TORONTO - Computer experts cannot determine when 20 of 24 computer hard drives in the Ontario premier's office were accessed with a special password which could have allowed files to be erased, an OPP detective told a legislative committee Thursday.
Police seized 24 hard drives removed from the premier's office as part of their investigation into the destruction of documents related to the Liberal government's cancellation of two gas plants at a cost of up to $1.1 billion. But asked when they were accessed, Det. Const. Andre Duval of the OPP's anti-rackets branch said they have not been able to determine that information for 20 of them.
"They were able to determine for four work station hard drives the dates and times, so four out of the 24," Duval told the justice committee Thursday.
The dates are key to a Progressive Conservative accusation that Premier Kathleen Wynne could have overseen the destruction of gas plant documents, an accusation she denies.
The OPP request for a search warrant said the password, allegedly provided to an outside tech expert by former premier Dalton McGuinty's chief of staff, was active from Feb. 6 to March 20, 2013, and Wynne was officially sworn-in as premier Feb 11.
The Conservatives said Wynne cannot claim computer tampering was all done on McGuinty's watch when investigators still can't determine when 20 of the hard drives were accessed.
"We did learn today that it is possible that those computers were accessed up until March 20, six weeks into her mandate," said PC energy critic Lisa MacLeod.
The New Democrats wondered how Wynne could claim to have no knowledge of computer tampering in the premier's office when police were interviewing Liberals and when the government's cyber security unit was conducting an investigation.
"If she was that open and transparent why didn't she ever talk about the cyber security group that was doing an internal investigation? Why didn't she ever disclose the fact that the OPP was in the halls talking to her staff and Liberal operatives?" asked NDP Leader Andrea Horwath.
"Those are the things the premier needs to answer to."
Wynne wasn't in question period Thursday to face questions about Duval's testimony, but later told reporters the detective testified that the investigation is focused only on McGuinty's former chief of staff, David Livingston.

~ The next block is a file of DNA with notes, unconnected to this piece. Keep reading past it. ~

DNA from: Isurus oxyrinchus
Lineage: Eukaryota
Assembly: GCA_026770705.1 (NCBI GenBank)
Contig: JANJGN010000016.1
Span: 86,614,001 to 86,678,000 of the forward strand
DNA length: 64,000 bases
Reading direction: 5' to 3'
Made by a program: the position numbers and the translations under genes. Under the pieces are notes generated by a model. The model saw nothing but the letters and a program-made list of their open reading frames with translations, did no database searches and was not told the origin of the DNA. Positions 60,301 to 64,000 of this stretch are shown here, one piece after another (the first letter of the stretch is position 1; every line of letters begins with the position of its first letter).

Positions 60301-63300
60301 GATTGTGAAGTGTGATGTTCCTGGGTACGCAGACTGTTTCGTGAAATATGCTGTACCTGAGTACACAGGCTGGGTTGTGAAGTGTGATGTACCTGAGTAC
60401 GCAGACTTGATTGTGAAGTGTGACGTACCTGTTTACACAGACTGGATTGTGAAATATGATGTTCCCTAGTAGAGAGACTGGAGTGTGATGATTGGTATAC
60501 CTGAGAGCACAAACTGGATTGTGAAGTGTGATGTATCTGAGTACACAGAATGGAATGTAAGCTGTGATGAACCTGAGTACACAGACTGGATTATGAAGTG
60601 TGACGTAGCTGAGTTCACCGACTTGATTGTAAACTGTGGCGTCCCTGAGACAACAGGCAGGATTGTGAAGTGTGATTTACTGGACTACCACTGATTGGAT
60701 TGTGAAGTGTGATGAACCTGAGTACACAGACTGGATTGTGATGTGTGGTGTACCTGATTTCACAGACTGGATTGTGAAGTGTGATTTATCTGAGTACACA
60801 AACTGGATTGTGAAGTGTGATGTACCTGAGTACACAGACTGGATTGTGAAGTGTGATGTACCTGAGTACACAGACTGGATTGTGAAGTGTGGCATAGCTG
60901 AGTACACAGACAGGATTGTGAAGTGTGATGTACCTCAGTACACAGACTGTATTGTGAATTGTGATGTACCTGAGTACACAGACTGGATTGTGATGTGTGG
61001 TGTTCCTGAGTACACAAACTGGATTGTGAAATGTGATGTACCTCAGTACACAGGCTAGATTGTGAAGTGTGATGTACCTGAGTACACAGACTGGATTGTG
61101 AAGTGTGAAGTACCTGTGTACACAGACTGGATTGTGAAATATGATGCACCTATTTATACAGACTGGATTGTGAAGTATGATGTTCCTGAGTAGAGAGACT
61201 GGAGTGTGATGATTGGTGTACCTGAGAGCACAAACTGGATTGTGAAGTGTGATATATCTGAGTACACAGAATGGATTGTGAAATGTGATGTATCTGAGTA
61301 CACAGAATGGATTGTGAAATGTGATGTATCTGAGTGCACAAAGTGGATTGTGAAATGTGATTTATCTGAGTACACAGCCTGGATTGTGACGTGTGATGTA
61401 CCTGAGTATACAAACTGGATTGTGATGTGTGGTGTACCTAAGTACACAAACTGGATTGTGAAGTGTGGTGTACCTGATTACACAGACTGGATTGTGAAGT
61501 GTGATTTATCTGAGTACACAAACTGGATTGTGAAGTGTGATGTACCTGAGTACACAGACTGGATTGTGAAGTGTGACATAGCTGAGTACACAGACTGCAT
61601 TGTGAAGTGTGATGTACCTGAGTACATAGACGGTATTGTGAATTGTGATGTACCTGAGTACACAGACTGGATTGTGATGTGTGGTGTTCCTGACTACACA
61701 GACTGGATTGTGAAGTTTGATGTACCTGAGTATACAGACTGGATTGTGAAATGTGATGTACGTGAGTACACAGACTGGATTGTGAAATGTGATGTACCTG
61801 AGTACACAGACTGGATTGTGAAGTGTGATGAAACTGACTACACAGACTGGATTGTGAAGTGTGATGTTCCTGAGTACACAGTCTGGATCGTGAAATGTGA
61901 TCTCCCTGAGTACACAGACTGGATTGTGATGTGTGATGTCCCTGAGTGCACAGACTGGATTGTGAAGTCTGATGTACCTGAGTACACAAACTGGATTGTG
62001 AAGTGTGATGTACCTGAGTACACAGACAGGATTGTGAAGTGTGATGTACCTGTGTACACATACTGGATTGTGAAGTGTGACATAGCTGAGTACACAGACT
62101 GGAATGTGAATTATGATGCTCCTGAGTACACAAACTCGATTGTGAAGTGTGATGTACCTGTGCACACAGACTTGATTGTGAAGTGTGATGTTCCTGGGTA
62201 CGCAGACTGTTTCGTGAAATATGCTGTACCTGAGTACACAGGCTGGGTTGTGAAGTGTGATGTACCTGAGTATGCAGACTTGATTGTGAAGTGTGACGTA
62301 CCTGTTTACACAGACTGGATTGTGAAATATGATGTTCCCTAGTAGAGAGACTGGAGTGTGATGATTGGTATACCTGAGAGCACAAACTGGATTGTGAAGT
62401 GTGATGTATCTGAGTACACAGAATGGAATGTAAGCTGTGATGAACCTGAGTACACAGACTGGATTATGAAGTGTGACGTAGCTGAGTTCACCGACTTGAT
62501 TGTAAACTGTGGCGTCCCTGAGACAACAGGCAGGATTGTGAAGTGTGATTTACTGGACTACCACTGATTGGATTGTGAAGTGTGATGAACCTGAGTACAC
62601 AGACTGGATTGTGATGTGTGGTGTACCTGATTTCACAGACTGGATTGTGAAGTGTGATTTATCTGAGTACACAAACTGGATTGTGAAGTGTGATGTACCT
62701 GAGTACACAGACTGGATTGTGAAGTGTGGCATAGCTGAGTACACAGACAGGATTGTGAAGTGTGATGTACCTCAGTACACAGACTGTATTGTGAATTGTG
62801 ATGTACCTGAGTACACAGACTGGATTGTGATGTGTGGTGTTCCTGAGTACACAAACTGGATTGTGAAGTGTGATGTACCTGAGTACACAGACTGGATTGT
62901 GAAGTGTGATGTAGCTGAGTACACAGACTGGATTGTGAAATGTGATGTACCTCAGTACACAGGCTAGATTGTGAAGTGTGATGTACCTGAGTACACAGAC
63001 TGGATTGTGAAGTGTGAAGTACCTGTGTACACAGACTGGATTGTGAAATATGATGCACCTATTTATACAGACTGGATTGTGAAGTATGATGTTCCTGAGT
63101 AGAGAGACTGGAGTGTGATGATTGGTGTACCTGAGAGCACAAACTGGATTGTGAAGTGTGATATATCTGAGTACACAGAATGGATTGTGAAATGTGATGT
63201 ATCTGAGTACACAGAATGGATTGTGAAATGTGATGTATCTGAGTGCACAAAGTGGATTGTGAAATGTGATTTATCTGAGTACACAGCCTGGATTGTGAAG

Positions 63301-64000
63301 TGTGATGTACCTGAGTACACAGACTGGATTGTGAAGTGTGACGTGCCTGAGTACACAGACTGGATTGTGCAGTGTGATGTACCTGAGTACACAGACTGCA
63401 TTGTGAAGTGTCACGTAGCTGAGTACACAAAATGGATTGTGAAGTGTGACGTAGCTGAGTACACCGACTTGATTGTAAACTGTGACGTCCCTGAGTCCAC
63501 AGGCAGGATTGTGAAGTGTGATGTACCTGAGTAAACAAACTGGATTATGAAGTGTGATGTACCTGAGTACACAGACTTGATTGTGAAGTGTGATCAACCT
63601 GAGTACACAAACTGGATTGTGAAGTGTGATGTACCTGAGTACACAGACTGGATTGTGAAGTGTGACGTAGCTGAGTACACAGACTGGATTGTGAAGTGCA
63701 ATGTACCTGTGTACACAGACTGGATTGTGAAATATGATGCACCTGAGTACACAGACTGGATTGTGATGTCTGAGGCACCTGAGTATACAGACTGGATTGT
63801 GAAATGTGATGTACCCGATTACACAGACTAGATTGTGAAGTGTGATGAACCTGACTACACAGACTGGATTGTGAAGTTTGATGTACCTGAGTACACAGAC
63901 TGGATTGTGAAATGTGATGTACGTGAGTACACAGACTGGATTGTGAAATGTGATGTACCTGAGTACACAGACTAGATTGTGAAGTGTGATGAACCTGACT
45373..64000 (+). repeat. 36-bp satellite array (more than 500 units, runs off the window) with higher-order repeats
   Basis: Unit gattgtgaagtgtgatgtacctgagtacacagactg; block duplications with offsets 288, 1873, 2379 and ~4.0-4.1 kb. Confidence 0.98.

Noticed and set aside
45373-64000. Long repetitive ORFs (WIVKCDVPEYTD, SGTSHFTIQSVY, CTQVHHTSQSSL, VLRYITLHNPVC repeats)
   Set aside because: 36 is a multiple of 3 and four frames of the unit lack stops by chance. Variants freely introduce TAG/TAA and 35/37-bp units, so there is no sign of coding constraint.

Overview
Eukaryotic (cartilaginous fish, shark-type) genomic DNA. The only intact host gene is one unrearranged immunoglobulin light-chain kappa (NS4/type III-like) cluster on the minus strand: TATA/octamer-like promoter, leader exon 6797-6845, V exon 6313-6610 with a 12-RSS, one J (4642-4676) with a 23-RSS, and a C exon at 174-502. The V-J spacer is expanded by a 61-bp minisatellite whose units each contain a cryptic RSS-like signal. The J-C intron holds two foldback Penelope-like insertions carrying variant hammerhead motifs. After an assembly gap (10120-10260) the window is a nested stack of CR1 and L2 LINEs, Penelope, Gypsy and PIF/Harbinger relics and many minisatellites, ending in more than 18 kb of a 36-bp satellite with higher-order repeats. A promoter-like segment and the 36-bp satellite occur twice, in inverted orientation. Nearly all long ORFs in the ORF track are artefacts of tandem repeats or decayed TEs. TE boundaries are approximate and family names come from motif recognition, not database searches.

"I know the detective who was there made it clear that my office is not under investigation, that the investigation centred on the former premier's office, and I really believe we need to let that investigation unfold," said Wynne.
Duval testified that Livingston, McGuinty's former deputy chief of staff Laura Miller, her boyfriend _ outside tech expert Peter Faist _ and former Liberal staffer Wendy Wai have all refused to co-operate with the police investigation.
Miller's lawyer has issued a statement saying she is willing to co-operate with police but Duval testified that as of Thursday, she had not been interviewed.
Faist, meantime, has agreed to testify before the legislative committee next Thursday.
It was Livingston who arranged to have a special all-access password for Faist, Duval said. There were seven people in the premier's office with administrator's passwords, but they were not the all-access pass that Faist was given, and that was not made clear to Cabinet Secretary Peter Wallace, Ontario's top civil servant, added Duval.
"So (Wallace) was under the impression it was the same type of administrative rights," he said. "So he was not, I would say, advised properly, informed properly."
Faist had a contract with the Liberal Party until last Sunday, after word of his alleged role in the scandal was revealed in police documents filed with the court to obtain a search warrant. The opposition parties say Wynne is Liberal Leader, and as such that means Faist worked for her right up until last weekend.
Asked directly if the police had any evidence that Faist returned to the premier's office after Feb. 7 or accessed the computers in any way, Duval said: "Not as of today, no. We're hoping that the forensic examination will reveal that information."
While Livingston is the main focus of the police probe for alleged breach of trust, others could also come under investigation, added Duval.
"The investigators will follow the evidence," he said. "In the event that more criminal offences are revealed, then we will investigate those matters to the fullest."
It was the deletion of emails on the cancelled gas plants in Oakville and Mississauga that prompted McGuinty's resignation in October 2012, when he also prorogued the legislature just hours before the committee hearings into the issue were to begin.
The hearings resumed with a broader mandate after Wynne took over from McGuinty 14 months ago, but the allegations about the wiping of hard drives in the premier's office during the transition period only came out in recent weeks.